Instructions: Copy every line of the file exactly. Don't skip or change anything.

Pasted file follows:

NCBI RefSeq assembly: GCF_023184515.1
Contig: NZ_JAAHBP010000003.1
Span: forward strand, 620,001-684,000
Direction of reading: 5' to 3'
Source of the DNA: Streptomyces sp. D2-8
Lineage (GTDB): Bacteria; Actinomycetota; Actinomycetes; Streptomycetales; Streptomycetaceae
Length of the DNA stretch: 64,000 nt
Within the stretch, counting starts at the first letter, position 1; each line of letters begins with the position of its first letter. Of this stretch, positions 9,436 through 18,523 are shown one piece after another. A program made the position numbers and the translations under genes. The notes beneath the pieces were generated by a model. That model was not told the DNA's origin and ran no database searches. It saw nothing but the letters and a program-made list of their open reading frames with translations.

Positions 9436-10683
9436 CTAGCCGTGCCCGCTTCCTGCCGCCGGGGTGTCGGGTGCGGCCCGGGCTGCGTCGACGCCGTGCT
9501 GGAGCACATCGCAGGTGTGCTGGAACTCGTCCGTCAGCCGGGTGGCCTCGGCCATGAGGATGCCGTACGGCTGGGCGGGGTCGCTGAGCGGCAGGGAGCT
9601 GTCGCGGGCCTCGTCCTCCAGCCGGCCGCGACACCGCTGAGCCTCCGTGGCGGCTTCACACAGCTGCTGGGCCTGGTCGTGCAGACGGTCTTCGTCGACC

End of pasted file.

NCBI RefSeq assembly: GCF_023184515.1
Contig: NZ_JAAHBP010000003.1
Span: forward strand, 620,001-684,000
Direction of reading: 5' to 3'
Source of the DNA: Streptomyces sp. D2-8
Lineage (GTDB): Bacteria; Actinomycetota; Actinomycetes; Streptomycetales; Streptomycetaceae
Length of the DNA stretch: 64,000 nt
Within the stretch, counting starts at the first letter, position 1; each line of letters begins with the position of its first letter. Of this stretch, positions 9,436 through 18,523 are shown one piece after another. A program made the position numbers and the translations under genes. The notes beneath the pieces were generated by a model. That model was not told the DNA's origin and ran no database searches. It saw nothing but the letters and a program-made list of their open reading frames with translations.

Positions 9436-10683
9436 CTAGCCGTGCCCGCTTCCTGCCGCCGGGGTGTCGGGTGCGGCCCGGGCTGCGTCGACGCCGTGCT
9501 GGAGCACATCGCAGGTGTGCTGGAACTCGTCCGTCAGCCGGGTGGCCTCGGCCATGAGGATGCCGTACGGCTGGGCGGGGTCGCTGAGCGGCAGGGAGCT
9601 GTCGCGGGCCTCGTCCTCCAGCCGGCCGCGACACCGCTGAGCCTCCGTGGCGGCTTCACACAGCTGCTGGGCCTGGTCGTGCAGACGGTCTTCGTCGACC